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US Justice Department Announces Civil Rights Charging Decison in Jacob Blake Shooting

The U.S. Justice Department will not pursue federal civil rights violations charges against Kenosha Police Officer Rusten Sheskey.

Sheskey shot Jacob Blake last summer, which resulted in days of violent riots, arson fires and a shooting in which two men were killed and another injured.

In a statement, the DOJ said, “The department makes this decision because the evidence obtained is insufficient to prove that the KPD officer willfully used excessive force.”

Sheskey shot Blake, 30, on Aug. 23, 2020 during a domestic response call. Blake, who had an active sexual assault warrant, fought with officers and attempted to flee the scene in the caller’s vehicle, which was occupied by Blake’s two children.

Kenosha County District Attorney Michael Graveley cleared all the Kenosha police officers involved in the shooting. The Wisconsin Department of Justice and retired Police Chief Noble Wray also reviewed the shooting.

Despite the exhaustive reviews that cleared the officer, Gov. Tony Evers rushed to judgment against him, releasing a statement that read, “While we do not have all of the details yet, what we know for certain is that he is not the first Black man or person to have been shot or injured or mercilessly killed at the hands of individuals in law enforcement in our state or our country.”

On the one-year anniversary of Blake’s shooting, even after the DA cleared the officer, Evers doubled down, expressing sympathy for Blake in a lengthy statement.

Sheskey said that Blake twisted toward him with a knife. He and another officer made a failed attempt to tase Blake, who was wanted on a warrant. Blake’s children were in the car. Blake admitted having a knife, the DOJ says. The officer repeatedly ordered Blake to drop the knife, but he did not comply. Blake continued to fight with the officers and at one point put an officer in a headlock. Blake had a felony arrest warrant for a domestic violence incident that included a charge of third-degree sexual assault (the latter charge was later reduced in a plea deal).

The shooting left Blake paralyzed.

Kenosha erupted with riots for several nights resulting in arson and multiple arrests and property damage. During one night of riots, Kyle Rittenhouse, allegedly shot and killed two men and wounded a third. He claimed he fired in self-defense. Rittenhouse’s trial is scheduled to begin Nov. 1.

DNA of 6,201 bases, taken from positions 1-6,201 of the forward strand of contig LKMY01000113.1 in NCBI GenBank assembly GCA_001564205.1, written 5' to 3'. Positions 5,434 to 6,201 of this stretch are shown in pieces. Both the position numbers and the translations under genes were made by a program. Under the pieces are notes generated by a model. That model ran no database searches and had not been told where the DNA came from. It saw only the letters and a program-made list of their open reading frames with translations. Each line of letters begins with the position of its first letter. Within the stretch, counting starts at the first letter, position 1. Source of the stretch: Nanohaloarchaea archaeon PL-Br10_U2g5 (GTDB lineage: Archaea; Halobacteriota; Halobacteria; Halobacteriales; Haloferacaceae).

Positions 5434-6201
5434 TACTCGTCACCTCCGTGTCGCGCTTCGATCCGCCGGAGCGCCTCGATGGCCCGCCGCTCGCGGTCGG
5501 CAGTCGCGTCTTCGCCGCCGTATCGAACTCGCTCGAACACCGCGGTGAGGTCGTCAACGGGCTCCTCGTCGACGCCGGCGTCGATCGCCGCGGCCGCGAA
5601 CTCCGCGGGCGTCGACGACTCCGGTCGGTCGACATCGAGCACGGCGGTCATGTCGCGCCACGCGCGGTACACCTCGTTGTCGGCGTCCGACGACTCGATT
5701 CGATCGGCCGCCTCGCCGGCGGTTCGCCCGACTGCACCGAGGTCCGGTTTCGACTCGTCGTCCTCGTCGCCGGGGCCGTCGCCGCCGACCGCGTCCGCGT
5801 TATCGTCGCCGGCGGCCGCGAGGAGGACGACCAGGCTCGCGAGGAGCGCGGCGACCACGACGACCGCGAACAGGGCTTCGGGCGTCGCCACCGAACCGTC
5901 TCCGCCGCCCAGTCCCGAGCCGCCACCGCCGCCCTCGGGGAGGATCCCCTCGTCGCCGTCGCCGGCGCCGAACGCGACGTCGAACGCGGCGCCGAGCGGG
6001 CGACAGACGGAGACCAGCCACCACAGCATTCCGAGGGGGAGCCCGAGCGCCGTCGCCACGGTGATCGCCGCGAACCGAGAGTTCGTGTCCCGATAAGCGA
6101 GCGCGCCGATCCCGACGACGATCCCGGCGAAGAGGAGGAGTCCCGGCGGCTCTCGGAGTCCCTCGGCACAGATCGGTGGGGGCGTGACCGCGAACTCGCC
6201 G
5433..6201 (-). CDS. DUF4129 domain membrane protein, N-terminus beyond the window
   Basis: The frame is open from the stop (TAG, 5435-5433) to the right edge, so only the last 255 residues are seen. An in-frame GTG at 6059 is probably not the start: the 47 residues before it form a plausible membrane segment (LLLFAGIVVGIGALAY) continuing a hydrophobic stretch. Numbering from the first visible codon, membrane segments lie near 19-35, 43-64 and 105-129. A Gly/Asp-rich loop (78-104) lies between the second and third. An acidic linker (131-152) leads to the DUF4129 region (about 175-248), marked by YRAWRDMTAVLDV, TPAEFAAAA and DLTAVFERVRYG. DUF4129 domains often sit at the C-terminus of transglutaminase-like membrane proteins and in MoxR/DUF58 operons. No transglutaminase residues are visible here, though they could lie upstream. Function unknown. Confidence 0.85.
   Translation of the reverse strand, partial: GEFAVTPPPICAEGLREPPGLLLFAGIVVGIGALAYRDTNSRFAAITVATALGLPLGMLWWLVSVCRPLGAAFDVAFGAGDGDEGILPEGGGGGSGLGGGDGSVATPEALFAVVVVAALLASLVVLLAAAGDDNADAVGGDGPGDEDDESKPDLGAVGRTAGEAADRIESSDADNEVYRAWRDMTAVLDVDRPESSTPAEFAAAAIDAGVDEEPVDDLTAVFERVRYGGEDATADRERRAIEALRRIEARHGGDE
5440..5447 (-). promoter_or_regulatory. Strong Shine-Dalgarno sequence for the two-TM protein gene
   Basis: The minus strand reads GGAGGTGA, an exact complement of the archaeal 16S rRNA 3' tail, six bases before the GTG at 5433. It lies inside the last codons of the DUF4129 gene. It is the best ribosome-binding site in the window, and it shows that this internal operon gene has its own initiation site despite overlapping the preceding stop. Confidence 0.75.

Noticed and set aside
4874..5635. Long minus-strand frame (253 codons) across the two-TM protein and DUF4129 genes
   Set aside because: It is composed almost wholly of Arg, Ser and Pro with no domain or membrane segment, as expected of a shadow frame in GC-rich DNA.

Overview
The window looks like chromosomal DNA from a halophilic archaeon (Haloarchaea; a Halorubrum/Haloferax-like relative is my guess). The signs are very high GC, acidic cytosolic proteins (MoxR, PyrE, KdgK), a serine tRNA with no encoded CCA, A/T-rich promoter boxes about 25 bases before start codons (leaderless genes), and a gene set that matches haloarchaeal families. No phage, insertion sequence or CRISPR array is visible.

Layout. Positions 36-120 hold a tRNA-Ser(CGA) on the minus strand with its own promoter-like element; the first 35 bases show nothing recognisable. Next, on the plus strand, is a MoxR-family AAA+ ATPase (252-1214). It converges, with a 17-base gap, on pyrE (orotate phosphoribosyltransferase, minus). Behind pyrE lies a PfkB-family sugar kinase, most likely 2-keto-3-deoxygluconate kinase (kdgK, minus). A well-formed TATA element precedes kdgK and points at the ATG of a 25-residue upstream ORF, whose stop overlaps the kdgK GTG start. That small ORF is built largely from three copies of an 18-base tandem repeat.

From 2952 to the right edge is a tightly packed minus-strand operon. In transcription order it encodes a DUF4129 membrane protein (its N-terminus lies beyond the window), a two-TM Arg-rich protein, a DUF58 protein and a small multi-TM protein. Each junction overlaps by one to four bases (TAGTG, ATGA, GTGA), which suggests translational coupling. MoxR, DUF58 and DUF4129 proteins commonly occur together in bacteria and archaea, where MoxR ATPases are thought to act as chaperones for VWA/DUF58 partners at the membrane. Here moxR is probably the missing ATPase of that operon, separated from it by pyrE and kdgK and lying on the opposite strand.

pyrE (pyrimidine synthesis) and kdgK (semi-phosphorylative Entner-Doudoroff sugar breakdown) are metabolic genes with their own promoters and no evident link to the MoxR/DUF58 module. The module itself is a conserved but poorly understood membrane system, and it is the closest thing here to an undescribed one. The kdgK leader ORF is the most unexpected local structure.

The Justice Department’ s Full Statement:

The Justice Department announced today that it will not pursue federal criminal civil rights charges against a Kenosha Police Department (KPD) officer for his involvement in the Aug. 23, 2020, shooting of 30-year-old Jacob Blake.

Officials from the Justice Department’s Civil Rights Division and the U.S. Attorney’s Office for the Eastern District of Wisconsin informed representatives of the Blake family of this determination. The department makes this decision because the evidence obtained is insufficient to prove that the KPD officer willfully used excessive force.

A team of experienced federal prosecutors from the Civil Rights Division and the U.S. Attorney’s Office reviewed evidence obtained by the FBI and state investigators to determine whether the police officer violated any federal laws, focusing on the application of deprivation of rights under color of law, a federal criminal civil rights statute that prohibits certain types of official misconduct. They conducted a detailed and lengthy analysis of numerous materials, including police reports, law enforcement accounts, witness statements, affidavits of witnesses, dispatch logs, physical evidence reports, photographs and videos of some portions of the incident. 

Under the applicable federal criminal civil rights laws, prosecutors must establish, beyond a reasonable doubt, that an officer “willfully” deprived an individual of a constitutional right, meaning that the officer acted with the deliberate and specific intent to do something the law forbids. This is the highest standard of intent imposed by the law. Neither accident, mistake, fear, negligence, nor bad judgment is sufficient to establish a willful federal criminal civil rights violation.

After a careful and thorough review, a team of experienced federal prosecutors determined that insufficient evidence exists to prove beyond a reasonable doubt that the KPD officer willfully violated the federal criminal civil rights statutes. Accordingly, the review of this incident has been closed without a federal prosecution.


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